Natural Gas Used In Manufacturing--Florida and Kentucky levy the highest sales and use tax rate on natural gas used in the manufacturing process followed by Arkansas (third highest). Competitive advantage: North Carolina (lowest rate in survey) and Georgia (fifth highest rate).
Water Used In Manufacturing--Mississippi and Kentucky levy the highest sales and use tax rate on water used in the manufacturing process followed by Arkansas (third highest). Competitive advantage: Florida, Georgia and North Carolina, which all exempt the tax.
* Provide a Federal income tax deduction prior to calculating state corporate income tax liability. Fluor GLS determined that three states (Alabama, Missouri and Louisiana) offer companies the ability to deduct federal corporate income due prior to calculating state corporate income tax. Fluor GLS considers the fact that these three states allow a deduction of the percentage of federal corporate income tax very positive, since it can significantly impact a company's long term profitability. The other 10 states, including Arkansas, do not allow the deduction. Competitive advantage: None.
* Arkansas is one of only two states in the study region that does not allow accelerated depreciation on industrial equipment. A state with the ability to depreciate property faster than another competitive state can positively impact a company's long term profitability. Arkansas is one of only states in the survey that do not have a form of accelerated depreciation. Competitive advantage: Florida, Georgia and North Carolina, which allow accelerated depreciation.
* Reduce or eliminate the state sales tax on construction materials. State sales and use tax rates often differ from the general sales and use tax rate for materials used in the construction or expansion of a facility. The rate at which these materials are taxed plays a role in site selection decisions because these charges can significantly impact initial investment and recurring costs. Florida has the second highest rate. Arkansas is fifth highest. Competitive advantage: Georgia and North Carolina.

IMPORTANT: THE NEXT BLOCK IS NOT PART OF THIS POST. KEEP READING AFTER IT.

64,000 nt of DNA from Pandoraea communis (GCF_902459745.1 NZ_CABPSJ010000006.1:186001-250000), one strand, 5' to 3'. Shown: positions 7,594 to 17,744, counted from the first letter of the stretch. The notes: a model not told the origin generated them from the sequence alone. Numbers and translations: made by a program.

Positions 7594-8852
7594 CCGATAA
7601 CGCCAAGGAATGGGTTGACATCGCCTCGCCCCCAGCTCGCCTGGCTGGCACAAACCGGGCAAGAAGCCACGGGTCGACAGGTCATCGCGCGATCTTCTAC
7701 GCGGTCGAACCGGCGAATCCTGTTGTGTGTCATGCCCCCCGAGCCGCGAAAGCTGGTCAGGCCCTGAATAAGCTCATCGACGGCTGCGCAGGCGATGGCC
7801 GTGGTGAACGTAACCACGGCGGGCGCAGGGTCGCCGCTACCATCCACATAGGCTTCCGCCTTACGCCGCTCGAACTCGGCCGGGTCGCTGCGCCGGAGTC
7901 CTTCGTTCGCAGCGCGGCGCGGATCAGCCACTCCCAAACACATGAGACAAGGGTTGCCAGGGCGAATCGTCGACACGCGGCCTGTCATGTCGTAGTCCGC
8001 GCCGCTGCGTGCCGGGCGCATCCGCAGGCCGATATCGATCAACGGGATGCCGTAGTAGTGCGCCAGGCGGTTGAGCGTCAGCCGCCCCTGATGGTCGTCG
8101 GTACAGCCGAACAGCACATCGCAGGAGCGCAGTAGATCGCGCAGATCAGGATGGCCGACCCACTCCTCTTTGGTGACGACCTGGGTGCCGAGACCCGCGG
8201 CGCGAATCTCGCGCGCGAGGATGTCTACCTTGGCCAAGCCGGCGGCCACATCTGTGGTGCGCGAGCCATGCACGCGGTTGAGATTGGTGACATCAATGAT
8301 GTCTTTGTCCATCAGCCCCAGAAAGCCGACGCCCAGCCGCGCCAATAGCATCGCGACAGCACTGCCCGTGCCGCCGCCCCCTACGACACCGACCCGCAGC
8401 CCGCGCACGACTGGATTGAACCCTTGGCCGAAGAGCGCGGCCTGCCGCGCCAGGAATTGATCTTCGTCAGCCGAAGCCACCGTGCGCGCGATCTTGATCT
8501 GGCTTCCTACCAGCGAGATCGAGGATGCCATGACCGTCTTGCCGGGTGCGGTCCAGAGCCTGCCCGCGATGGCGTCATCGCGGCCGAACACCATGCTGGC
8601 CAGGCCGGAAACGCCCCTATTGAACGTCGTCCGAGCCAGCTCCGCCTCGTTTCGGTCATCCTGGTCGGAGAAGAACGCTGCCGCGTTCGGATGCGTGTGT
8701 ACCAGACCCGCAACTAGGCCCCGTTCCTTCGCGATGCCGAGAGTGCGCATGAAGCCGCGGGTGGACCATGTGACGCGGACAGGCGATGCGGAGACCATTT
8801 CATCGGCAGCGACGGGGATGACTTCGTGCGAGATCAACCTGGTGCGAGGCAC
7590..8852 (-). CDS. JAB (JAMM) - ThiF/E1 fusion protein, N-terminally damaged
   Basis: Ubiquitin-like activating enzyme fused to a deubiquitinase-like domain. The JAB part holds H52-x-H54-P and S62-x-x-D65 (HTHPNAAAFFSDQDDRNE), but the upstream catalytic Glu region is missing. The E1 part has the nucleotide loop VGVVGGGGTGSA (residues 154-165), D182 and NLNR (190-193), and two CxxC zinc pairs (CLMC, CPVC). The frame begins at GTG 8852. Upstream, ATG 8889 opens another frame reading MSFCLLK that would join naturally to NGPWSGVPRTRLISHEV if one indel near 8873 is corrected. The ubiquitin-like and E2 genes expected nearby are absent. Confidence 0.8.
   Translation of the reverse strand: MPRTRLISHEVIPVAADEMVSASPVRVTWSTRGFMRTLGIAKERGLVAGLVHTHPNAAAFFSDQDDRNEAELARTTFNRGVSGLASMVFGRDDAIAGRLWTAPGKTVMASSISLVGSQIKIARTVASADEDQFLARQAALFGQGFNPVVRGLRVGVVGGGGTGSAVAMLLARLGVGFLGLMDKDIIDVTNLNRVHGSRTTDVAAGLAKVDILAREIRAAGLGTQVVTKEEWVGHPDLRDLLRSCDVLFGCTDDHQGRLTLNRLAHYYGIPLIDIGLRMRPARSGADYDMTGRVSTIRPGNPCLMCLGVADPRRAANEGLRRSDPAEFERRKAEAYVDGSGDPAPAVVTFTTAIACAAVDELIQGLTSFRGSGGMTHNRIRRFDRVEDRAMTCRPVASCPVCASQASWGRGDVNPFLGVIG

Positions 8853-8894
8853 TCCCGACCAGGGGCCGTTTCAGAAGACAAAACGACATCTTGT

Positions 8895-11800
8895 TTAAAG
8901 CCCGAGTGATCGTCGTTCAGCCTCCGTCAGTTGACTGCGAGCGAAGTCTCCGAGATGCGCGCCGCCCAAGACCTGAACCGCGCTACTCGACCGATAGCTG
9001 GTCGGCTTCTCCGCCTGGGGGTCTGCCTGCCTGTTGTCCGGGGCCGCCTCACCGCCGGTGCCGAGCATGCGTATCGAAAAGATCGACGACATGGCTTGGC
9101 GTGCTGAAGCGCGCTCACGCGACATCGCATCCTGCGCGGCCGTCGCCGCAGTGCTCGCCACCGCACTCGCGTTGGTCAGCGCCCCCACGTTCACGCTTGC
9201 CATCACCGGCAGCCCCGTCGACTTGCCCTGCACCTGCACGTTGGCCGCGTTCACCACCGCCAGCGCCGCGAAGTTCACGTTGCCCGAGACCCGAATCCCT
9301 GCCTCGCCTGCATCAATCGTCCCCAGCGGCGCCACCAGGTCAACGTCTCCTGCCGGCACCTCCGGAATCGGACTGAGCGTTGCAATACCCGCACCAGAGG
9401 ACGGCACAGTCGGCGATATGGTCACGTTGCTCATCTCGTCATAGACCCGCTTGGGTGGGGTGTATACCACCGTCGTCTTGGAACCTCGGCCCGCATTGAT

* Reduce or eliminate the state sales tax on industrial materials used and consumed in the manufacturing process. Arkansas, according to Fluor GLS, has a very high sales tax on materials that a manufacturer uses, consumes, or destroys during the manufacturing process. Mississippi and Florida levy the highest rate followed by Arkansas (third highest). Competitive advantage: Georgia and North Carolina.
* Reduce or eliminate the state sales tax on intrastate and interstate telephone and telegraph service. Fluor concluded Arkansas levies a high sales tax on both intrastate and interstate telephone services. Competitive advantage (intrastate and interstate): Georgia
* Arkansas has a high State Unemployment Insurance rate (SUI) for new employers. It may be offset by Act 1528, which allows a company to use their SUI experience rating from the state in which they previously operated. Fluor GLS discovered that Arkansas has the highest SUI tax liability of all states in the study region. Arkansas counters that with Act 1528 of 2001, which provides out-of-state employers the ability to use the Arkansas new employer rate of 3.3 percent, or the rate the firm held in the state in which they previously operated.